mary robert rinehart

anonymous asked:

'Mystery buffs and historians, for example, can’t find a single straight example of “the Butler did it.”' How about The Cambridge Murders, Glyn Daniel, 1945?

To those who are curious, this post is talking about this article. 

Another very good example of “the Butler did it” is Mary Robert Rinehart’s 1930 novel, “The Door.” Okay, I just kinda blew the ending, but read that one all the same if you’re even remotely interested in mysteries.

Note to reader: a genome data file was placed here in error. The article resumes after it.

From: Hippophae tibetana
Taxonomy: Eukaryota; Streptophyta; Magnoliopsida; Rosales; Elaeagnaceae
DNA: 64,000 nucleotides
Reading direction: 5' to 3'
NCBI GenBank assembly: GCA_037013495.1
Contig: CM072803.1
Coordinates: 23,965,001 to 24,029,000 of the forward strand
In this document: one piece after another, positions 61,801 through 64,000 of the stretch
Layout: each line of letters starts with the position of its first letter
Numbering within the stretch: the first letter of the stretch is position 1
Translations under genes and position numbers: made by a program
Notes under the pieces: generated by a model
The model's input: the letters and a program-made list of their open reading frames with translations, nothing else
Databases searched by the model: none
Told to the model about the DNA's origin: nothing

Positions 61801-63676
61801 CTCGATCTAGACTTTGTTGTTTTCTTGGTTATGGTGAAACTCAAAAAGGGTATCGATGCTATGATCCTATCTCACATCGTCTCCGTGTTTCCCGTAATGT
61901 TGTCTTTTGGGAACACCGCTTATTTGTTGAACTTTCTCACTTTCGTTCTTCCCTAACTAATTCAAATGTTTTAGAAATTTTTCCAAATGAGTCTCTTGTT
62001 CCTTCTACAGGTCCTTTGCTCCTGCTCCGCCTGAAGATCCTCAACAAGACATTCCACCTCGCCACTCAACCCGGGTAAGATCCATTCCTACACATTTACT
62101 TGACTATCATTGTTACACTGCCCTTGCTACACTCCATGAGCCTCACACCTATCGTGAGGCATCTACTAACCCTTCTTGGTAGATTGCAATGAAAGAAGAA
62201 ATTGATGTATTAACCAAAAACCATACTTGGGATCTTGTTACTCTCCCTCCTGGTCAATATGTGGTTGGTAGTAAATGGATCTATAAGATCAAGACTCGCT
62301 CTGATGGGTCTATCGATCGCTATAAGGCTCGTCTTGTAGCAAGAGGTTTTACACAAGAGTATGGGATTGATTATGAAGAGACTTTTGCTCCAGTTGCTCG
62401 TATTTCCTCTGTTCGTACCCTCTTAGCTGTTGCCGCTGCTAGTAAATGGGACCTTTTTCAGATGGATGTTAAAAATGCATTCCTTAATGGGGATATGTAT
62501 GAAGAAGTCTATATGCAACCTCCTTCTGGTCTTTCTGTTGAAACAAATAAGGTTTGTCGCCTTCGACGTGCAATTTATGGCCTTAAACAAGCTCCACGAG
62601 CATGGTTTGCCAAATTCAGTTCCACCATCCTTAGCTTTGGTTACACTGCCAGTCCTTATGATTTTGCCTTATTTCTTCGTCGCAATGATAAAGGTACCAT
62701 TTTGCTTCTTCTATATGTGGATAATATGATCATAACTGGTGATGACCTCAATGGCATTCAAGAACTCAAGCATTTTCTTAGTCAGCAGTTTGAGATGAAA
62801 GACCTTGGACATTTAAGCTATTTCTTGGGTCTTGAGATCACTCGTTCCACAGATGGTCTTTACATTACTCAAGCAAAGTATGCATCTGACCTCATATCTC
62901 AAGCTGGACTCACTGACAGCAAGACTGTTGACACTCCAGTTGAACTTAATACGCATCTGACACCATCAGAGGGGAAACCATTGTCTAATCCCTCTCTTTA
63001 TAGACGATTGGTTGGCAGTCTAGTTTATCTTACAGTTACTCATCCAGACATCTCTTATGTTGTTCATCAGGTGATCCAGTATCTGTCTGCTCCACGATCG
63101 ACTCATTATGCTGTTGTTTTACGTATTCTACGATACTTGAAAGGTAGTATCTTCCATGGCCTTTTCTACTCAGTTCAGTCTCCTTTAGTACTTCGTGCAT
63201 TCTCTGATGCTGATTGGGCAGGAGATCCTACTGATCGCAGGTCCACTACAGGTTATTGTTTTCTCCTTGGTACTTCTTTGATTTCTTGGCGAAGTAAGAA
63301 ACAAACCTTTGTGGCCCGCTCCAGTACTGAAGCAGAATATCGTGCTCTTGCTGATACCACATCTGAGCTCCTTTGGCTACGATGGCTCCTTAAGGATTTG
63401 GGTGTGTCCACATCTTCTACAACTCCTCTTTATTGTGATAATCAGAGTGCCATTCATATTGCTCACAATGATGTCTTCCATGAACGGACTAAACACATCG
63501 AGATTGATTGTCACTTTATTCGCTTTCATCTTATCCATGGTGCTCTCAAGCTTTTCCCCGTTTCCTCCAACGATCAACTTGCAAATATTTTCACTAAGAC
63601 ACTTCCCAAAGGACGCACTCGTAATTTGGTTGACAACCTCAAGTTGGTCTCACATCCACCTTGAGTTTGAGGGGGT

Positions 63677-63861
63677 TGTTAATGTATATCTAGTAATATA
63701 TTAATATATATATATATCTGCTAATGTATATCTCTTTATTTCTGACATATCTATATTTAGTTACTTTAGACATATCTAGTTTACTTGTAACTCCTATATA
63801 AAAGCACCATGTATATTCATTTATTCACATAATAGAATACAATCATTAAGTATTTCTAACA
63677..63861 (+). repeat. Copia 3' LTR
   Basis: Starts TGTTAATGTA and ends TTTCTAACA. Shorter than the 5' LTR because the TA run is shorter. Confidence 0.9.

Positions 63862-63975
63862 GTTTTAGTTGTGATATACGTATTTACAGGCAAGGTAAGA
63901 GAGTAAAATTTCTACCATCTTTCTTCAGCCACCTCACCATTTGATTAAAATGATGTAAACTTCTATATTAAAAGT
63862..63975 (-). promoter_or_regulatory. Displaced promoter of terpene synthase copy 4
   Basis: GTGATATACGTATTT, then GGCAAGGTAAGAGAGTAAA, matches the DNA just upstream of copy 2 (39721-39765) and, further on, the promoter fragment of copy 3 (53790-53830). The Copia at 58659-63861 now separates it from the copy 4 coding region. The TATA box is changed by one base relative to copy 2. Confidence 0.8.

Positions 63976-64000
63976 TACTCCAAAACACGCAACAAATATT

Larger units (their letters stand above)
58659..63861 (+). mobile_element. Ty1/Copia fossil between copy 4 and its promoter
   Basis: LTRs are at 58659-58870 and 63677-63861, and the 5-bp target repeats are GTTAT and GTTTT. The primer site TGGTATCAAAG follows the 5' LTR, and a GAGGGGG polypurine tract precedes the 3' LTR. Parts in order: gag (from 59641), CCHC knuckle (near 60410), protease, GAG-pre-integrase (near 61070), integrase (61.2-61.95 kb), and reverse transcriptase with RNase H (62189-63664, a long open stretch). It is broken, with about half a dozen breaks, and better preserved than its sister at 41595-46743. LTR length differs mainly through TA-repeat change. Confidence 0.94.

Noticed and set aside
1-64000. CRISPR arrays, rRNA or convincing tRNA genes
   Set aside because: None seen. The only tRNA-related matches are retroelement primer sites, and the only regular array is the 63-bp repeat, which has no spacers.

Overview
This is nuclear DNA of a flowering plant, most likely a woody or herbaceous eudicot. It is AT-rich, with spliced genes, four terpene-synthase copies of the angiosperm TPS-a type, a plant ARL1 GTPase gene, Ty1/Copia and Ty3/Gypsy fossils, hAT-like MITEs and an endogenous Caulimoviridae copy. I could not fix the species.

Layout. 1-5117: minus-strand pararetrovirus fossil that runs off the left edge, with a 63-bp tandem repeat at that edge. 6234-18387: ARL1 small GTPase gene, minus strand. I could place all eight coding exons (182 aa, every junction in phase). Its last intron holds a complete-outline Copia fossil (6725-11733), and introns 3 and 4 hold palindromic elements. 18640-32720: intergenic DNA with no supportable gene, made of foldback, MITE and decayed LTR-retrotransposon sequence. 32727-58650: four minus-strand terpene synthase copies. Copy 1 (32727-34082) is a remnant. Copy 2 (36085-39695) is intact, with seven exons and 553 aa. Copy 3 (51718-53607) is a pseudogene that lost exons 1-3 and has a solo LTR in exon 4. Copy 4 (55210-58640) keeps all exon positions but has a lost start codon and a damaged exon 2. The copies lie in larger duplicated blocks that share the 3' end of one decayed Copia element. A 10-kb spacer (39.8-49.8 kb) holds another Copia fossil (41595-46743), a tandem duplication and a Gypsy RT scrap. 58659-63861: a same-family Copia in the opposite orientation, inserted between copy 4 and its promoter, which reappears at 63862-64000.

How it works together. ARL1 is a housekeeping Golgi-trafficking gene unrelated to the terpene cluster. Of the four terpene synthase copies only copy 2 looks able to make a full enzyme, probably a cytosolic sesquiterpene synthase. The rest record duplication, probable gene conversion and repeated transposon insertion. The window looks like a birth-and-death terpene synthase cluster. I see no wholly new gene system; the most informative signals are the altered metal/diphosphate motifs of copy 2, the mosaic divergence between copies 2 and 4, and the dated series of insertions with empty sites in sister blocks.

But here’s the thing that’s important to note: even by 1930, after which both of these books were written, neither could be the origin of “the Butler did it” cliché because it was considered a cliché even then. In a 1928 essay on detective writing, “Twenty Rules for Writing Detective Stories,” “the Butler did it” was identified as a decades-old cliché never to use. It was already a cliché by the time both of these works were written, and arguably, Rinehart’s book worked because it was playing with the expectation. I haven’t read Glyn Daniel’s book, but my suspicion is that it may play with the expectation also, which was so well ingrained by 1945.